United States Patent and Trademark Office Aims to Provide Relief and Spur Innovation Amid COVID–19 Outbreak

By: Amanda Keys

The United States Patent and Trademark Office (USPTO) has made provisions and extended deadlines for responding to certain matters in light of the hardships created by the COVID–19 outbreak and has also created programs intended to spur innovation in the fight against COVID–19.

Under section 12004 of the Coronavirus Aid, Relief, and Economic Security Act (CARES Act), the USPTO has the authority to extend timing deadlines during the emergency period defined in subsection 12004(e) of the CARES Act.  Accordingly, the USPTO decided that the national emergency of COVID–19 has prejudiced the rights of patent applicants, owners, and others appearing before the USPTO in patent matters, and has prevented patent applicants, owners, and others appearing before the USPTO in patent matters from filing a document or fee with the USPTO.  The USPTO has further acknowledged that the COVID–19 outbreak has particularly impacted independent inventors and small businesses, who may not have access to capital and who may be significantly impacted by patent-related fees.

The USPTO initially set forth the details of the fee deferral in a first notice issued March 31, 2020, then later published a second notice on April 28, 2020, superseding the first notice, and extending the period for deferral until June 1, 2020.  In a third notice of May 27, 2020, the USPTO further extended its fee deferral provisions through July 1, 2020, for small and micro entities.  Pursuant to this most recent notice of May 27, 2020, large entities need to request relief on a case-by-case basis by filing a petition for extension of time or petition to revive.  Small or micro entities are entitled to an extension of time until July 1, 2020, for any:

i.     reply to a USPTO notice issued during pre-examination processing;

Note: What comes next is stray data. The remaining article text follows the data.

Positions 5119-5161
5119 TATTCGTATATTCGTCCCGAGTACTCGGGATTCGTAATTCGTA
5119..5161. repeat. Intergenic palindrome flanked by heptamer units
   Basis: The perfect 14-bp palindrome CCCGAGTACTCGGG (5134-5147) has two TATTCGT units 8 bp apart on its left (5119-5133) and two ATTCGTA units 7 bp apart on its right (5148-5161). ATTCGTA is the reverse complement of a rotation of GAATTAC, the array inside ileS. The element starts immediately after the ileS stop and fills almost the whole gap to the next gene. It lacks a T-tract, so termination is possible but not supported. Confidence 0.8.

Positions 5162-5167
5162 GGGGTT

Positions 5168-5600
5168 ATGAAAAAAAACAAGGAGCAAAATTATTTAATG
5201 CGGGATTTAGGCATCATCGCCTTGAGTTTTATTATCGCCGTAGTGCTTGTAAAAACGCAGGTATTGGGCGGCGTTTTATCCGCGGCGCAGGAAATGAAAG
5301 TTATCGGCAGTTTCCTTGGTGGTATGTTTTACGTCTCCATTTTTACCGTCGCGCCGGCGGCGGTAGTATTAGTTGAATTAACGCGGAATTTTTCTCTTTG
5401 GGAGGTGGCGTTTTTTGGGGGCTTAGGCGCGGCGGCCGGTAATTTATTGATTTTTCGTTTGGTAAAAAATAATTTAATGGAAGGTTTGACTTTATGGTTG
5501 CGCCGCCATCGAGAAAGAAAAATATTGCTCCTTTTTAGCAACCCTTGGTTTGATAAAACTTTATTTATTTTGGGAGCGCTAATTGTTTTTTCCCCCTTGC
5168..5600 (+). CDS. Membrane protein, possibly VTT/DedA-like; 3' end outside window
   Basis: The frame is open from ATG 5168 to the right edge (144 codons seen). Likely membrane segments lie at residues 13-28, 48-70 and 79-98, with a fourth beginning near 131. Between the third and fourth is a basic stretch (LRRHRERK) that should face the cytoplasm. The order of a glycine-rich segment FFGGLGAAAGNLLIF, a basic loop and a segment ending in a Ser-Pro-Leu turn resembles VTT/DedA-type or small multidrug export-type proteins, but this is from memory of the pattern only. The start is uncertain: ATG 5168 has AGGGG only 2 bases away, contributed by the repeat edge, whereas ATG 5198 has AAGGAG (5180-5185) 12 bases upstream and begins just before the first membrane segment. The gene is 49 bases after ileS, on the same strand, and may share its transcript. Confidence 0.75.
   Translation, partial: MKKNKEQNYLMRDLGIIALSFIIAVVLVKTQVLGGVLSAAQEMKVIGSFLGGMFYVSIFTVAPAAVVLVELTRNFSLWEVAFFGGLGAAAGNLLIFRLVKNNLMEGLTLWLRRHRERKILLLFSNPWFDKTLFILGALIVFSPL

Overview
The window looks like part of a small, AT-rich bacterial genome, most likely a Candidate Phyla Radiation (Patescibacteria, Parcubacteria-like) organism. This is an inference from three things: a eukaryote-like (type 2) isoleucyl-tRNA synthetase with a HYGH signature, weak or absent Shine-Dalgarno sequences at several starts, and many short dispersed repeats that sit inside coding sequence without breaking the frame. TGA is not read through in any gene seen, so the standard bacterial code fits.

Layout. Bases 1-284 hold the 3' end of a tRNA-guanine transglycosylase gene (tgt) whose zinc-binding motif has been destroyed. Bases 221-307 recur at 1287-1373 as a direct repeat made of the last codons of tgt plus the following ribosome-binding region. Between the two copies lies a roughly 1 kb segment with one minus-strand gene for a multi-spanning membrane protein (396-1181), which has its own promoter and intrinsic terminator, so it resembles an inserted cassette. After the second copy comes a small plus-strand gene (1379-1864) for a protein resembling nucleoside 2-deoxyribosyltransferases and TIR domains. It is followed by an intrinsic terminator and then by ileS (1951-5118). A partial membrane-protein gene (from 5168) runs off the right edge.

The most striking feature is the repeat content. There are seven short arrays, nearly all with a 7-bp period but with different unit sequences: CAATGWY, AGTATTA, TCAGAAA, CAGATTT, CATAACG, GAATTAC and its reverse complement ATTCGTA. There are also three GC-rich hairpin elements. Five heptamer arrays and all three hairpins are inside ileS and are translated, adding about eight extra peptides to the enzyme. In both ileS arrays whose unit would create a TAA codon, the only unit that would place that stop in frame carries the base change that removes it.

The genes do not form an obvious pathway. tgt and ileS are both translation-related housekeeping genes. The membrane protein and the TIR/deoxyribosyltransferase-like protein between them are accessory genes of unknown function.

ii.    reply to a USPTO notice or action issued during examination or patent publication processing;
iii.   issue fee;
iv.   notice of appeal;
v.    appeal brief;
vi.   reply brief;
vii.  appeal forwarding fee;
viii. request for an oral hearing before the Patent Trial and Appeal Board (PTAB);
ix.   response to a substitute examiner’s answer;
x.    amendment when reopening prosecution in response to, or request for rehearing of, a PTAB decision designated as including a new ground of rejection;
xi.   maintenance fee; or
xii.  request for rehearing of a PTAB decision.

To make use of these provisions, a statement must be filed certifying that the practitioner, applicant, patent owner, petitioner, third party requester, inventor, or other person associated with the filing or fee was personally affected by the COVID–19 outbreak, including, for example, by office closures, cash flow interruptions, inaccessibility of files or other materials, travel delays, personal or family illness, or similar circumstances, such that the outbreak materially interfered with timely filing or payment.

The USPTO has also waived the fee for filing a petition to revive an application (or reexamination proceeding) that became abandoned on or before June 30, 2020, provided there is a statement that the delay was due to the practitioner, applicant, or at least one inventor being personally affected by COVID–19 and that they were unable to file a timely reply.  This waiver is available to patent applicants of all entity sizes.